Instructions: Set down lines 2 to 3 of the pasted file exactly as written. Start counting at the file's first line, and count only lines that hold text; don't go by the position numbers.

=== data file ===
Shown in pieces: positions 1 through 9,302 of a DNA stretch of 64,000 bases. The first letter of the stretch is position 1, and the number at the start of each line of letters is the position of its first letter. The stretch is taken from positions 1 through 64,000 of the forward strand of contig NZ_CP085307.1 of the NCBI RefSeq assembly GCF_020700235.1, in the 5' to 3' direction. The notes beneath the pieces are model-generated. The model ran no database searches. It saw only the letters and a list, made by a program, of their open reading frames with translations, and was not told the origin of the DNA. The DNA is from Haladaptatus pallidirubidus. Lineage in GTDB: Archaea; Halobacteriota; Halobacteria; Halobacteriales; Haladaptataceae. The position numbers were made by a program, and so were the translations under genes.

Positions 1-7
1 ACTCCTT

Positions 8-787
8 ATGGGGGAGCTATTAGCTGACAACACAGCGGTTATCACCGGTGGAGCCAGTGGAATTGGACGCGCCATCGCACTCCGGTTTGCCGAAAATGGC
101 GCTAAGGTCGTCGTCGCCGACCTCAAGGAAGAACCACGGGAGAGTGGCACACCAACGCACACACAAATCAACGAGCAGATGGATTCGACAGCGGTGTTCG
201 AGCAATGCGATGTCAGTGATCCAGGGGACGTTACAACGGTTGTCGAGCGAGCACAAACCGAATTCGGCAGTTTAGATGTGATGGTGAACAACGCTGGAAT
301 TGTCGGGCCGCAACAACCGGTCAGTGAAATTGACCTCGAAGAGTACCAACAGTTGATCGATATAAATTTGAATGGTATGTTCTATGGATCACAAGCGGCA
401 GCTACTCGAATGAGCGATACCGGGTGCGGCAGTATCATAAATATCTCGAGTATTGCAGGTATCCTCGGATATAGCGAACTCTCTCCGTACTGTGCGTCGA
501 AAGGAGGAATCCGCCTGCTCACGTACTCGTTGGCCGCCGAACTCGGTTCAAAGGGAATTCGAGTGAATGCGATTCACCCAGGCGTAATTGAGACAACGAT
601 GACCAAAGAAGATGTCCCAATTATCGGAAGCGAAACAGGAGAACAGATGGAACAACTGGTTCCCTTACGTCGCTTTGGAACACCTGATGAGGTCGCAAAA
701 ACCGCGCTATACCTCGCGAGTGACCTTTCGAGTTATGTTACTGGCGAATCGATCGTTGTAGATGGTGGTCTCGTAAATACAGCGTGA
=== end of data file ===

Positions 1-7
1 ACTCCTT